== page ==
“Citizen Canine” offers up some fun facts about filming and the dogs portraying their unforgettable characters, like the famous Brussels Griffon, Verdell, from the Oscar-winning film, “As Good As It Gets” starring Jack Nicholson.
“The dog who played most of the role was called Jill, and so Jack and Jill,” Mitchell quips. “Jill really loved working with Jack, but she would get confused because obviously there’s scenes when he has to be sort of gruff towards her. So here was her buddy Jack, who was nice to her all day during breaks on the set, they’re their best of pals. And then when the cameras are rolling, he has to be a little mean to her.”
Since “As Good As It Gets” took home Academy Awards in both leading acting categories at the 1998 Oscars, we wondered if there shouldn’t be a category for best animal performance. Wendy was happy to play along. She even provided the name: “The Collars.”
We opened with Best Performance by a dog in a comedy.
“I’m going to go with Beethoven,” said Mitchell of the 1992 film, “Beethoven” which features a lovable, but rabble-rousing St. Bernard played in real life by a dog named, Chris.
“I actually spoke to an animal trainer called Teresa Ann Miller, whose dad, Carl Lewis Miller was a really famous dog trainer and he worked with Chris. And she remembered Chris as just being sort of a really chilled out dog. So, I think it is doing some good acting to be this sort of boisterous Saint Bernard that’s ruining their lives.”
Next we moved to the “Collar” for best performance by a dog in a heartbreaking film. Mitchell landed on a tie between the 1957 Disney drama, “Old Yeller” and the 2008 adaptation of journalist John Grogan’s book, “Marley and Me.”
“I have to say, I cried a lot in the researching of this book. I just find dog films so moving. I think if you see a dog ill or slipping away on screen, you think of somebody you’ve lost or a dog you’ve lost. And that can be really emotional,” Mitchell said.
Mitchell also highlighted some strong canine performances from some disturbing or provocative films like Sam Fuller’s 1982, “White Dog” which stars Paul Winfield as a dog trainer trying to reprogram a dog raised to attack black people.
“This film works on many, many levels,” Mitchell said. “Just as a straight story, but also is this dog standing in for a human white supremacist? So, it’s a fascinating story and serious directors and serious films can make the most of dogs as well.”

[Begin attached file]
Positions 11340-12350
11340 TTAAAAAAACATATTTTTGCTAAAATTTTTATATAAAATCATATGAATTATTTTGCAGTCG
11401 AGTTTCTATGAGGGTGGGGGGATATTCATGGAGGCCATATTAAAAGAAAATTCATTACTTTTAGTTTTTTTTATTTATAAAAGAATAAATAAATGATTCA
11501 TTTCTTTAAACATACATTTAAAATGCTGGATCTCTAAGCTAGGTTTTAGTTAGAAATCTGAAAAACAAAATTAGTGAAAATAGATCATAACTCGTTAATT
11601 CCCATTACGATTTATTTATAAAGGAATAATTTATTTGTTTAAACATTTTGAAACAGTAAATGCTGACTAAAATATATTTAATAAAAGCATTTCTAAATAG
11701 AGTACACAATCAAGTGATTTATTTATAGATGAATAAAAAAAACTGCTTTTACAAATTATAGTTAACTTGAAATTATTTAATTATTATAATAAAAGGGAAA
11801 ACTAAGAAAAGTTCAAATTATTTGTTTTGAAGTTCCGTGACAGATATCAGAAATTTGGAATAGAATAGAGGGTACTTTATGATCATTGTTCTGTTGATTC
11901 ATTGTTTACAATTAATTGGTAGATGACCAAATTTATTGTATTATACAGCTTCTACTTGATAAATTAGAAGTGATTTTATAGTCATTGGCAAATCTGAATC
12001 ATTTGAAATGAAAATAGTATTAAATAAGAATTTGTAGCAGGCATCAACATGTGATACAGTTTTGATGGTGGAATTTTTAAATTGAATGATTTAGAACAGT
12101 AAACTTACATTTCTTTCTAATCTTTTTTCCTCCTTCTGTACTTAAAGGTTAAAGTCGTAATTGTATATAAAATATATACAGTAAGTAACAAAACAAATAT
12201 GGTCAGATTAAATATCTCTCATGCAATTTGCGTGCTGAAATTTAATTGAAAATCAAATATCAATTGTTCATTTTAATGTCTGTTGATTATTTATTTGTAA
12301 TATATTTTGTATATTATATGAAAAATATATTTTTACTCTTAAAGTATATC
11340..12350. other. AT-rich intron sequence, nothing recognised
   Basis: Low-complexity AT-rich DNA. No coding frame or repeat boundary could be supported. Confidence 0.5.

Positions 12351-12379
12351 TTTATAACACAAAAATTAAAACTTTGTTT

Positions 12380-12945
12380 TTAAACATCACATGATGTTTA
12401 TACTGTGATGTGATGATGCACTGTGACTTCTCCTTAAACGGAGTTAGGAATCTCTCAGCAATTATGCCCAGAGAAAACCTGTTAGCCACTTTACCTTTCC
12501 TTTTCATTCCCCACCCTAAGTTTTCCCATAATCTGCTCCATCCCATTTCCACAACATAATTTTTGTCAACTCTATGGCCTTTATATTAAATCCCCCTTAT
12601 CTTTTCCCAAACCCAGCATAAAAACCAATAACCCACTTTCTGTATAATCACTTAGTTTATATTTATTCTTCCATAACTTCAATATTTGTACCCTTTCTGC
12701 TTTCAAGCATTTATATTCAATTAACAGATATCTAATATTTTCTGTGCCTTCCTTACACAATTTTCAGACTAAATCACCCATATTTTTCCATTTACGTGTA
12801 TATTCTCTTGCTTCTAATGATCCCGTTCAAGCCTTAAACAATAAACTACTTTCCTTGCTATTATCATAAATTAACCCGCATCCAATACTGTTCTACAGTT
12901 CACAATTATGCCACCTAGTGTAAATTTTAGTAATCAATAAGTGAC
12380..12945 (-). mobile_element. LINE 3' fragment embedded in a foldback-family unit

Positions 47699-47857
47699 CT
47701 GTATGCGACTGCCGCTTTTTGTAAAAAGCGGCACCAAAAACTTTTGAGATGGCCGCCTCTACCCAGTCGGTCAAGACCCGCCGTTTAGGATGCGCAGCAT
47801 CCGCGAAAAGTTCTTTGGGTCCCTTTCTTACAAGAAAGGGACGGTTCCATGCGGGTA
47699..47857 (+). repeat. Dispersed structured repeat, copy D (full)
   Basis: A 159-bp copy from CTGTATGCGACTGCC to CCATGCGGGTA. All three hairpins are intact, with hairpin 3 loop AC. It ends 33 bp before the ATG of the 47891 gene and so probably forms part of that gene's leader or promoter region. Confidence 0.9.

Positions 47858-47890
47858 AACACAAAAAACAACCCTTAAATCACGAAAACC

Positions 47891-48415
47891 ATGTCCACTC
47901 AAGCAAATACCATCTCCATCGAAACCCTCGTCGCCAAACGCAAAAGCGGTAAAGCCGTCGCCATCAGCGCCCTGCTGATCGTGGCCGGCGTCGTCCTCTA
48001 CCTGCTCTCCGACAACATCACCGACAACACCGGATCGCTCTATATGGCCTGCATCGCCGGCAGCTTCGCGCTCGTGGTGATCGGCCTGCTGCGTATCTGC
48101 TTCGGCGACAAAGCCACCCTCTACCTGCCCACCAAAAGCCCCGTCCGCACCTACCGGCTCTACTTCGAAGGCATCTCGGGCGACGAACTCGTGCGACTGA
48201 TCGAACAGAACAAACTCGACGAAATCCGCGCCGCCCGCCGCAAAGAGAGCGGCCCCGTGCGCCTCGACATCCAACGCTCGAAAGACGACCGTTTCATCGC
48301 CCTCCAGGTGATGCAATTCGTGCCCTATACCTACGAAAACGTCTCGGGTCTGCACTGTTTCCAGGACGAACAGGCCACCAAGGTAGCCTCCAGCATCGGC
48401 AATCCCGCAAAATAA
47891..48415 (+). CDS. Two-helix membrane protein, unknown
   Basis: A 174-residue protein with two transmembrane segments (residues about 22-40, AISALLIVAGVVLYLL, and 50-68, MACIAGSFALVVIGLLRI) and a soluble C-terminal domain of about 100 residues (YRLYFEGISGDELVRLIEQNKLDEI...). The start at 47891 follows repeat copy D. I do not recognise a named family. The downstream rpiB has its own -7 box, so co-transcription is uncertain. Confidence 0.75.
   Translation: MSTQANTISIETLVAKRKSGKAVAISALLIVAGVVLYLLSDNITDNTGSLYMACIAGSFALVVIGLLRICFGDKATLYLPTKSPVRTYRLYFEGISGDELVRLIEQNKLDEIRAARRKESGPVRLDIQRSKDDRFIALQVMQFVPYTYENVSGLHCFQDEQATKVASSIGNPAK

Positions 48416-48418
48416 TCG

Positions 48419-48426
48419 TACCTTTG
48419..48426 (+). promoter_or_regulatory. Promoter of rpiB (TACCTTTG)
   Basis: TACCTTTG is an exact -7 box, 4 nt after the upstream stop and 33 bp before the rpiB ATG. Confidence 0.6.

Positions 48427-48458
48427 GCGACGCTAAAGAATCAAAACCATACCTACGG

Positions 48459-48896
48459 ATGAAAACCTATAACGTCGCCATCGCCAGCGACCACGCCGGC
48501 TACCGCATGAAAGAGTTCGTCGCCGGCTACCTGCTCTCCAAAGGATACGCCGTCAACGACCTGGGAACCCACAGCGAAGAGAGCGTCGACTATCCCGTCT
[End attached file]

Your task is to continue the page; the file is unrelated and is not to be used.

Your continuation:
Mitchell also focuses on films that are all about dogs. The most popular likely being Christopher Guest’s 2000 mockumentary, “Best In Show” following a pack of eccentric dog owners as they compete in the Westminster Dog Show.
“What a film for dog lovers or anybody who’s ever watched the Westminster Dog Show,” said Mitchell. “It also feels like as much as Christopher Guest might be making fun, a little bit, of the dog show world there’s a love too for these people and how much they love and care about their dogs.”
While Mitchell covered films about dogs and dogs in film, we asked what film would be good for dogs.
“If I had a dog, I think one film that I would hope my dog would love would be something like ‘Homeward Bound,’ where it’s really you see less people on screen and it’s about the animals,” said Mitchell. “They might really respond to it because it’s not all these silly people and their dialog getting in the way. It’s, watching these animals triumph and be the real stars and the main event.”
Women On Waits: New Compilation Honors The Legendary Singer
Warren Zanes has been around the music business wearing many different hats over the years. He’s a musician who made three records with the 1980’s band the Del Fuegos, as well as three solo records of his own. For a time, he was a vice president of the Rock & Roll Hall of Fame and Museum. As a writer, his works include a history of Warner Records Inc. and a biography of rock musician Tom Petty.
His most recent project is a compilation of 12 songs written by the multi-faceted musician and songwriter Tom Waits. The album is titled, “Come On Up To The House: Women Sing Waits,” and features artists like Amiee Man, Phoebe Bridgers, Corinne Baily Rae, Roseanne Cash and eight others performing their favorite songs from Waits’ vast catalog.